Before Battlefield 1’s launch day we had already tested 13 graphics cards with the game, but now it is time for a full review in which we test all important graphics cards – 23 to be exact. We have also added multiple comparisons between DirectX 11 and DirectX 12, as well as the performance you can expect when it comes to the multiplayer aspect of the game.
Battlefield 1 offers several different game modes, including Domination, Capture the Flag and Team Deathmatch. A new mode is War Pigeon, where you have to capture a dove and – should you succeed to release the bird without the enemy killing it – rain down mortar fire on the enemies positions. This bombardment usually does not net you a lot of kills, but when your team has released the dove three times you automatically win.
Often times in team games there is one team that is clearly better than the other. This means the match can become boring for both sides. However, Battlefield 1 has a new system that should support the losing team: sometimes the losing team gains a ship, zeppelin or even a train. As long as these are not full you can choose to spawn in or on these; they should even the battle out.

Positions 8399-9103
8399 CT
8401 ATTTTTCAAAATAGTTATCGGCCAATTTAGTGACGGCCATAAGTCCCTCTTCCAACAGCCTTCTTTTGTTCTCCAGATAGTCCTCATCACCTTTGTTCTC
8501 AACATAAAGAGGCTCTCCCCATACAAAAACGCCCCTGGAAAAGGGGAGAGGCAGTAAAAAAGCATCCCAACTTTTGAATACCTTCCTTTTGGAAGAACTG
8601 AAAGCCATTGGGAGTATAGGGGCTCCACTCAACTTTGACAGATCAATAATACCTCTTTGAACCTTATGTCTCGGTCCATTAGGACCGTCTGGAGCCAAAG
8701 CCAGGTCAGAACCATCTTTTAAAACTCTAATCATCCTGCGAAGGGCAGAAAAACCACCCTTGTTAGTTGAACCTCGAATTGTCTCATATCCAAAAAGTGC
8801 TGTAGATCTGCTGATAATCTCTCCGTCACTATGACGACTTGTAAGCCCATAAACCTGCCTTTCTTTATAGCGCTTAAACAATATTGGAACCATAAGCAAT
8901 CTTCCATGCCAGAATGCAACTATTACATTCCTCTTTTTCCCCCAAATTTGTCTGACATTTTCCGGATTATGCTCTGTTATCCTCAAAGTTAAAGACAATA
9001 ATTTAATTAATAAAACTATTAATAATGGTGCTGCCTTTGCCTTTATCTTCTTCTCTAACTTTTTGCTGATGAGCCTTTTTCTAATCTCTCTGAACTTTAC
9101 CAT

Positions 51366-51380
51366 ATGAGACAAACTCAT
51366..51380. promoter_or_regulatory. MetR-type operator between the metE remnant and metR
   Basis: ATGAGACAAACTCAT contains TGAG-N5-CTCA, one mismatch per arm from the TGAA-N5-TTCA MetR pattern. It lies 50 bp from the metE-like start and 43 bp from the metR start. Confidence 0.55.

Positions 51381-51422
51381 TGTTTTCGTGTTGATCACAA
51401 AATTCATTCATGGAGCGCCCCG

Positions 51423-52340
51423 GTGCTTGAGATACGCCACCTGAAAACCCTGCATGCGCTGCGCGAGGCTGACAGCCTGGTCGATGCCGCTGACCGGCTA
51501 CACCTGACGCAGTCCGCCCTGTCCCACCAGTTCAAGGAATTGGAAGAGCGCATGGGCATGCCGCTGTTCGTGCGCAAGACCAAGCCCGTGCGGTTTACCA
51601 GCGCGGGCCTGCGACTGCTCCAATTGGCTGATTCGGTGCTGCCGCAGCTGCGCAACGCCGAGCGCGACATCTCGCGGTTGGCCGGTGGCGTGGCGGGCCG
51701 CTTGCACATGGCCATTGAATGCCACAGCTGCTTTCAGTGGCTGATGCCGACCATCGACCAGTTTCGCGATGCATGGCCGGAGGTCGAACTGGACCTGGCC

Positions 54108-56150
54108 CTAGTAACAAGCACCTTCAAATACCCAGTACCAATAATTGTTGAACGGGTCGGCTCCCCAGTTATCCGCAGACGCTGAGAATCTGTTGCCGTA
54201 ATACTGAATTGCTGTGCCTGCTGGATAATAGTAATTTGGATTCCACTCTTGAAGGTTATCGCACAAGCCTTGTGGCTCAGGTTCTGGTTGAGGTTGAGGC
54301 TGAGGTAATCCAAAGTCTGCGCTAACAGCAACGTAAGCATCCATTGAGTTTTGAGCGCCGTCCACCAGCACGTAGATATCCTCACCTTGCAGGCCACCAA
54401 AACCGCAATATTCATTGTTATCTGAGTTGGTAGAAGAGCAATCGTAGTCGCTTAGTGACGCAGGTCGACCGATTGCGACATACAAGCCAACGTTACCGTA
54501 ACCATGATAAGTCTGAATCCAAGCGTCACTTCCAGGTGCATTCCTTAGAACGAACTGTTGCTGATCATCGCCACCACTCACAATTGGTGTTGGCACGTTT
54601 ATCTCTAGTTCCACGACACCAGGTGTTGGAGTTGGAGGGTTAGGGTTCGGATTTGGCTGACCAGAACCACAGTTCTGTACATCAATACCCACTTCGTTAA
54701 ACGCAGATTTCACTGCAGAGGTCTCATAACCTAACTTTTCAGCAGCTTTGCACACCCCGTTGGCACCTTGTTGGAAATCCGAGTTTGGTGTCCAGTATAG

One of the more interesting new additions in DirectX 12, namely Explicit Multi-GPU, is not yet supported by the Battlefield 1 DirectX 12 mode. With Explicit Multi-GPU it should become possible to combine two different graphics cards, even allowing one from AMD and another one form Nvidia to work together in the same system. Considering the history of DICE there is definitely a chance that this feature will be added in a later patch.
In Origin you can purchase Battlefield 1 for 65 dollars, but some online webshops offer a physical copy for about 11 dollars less.
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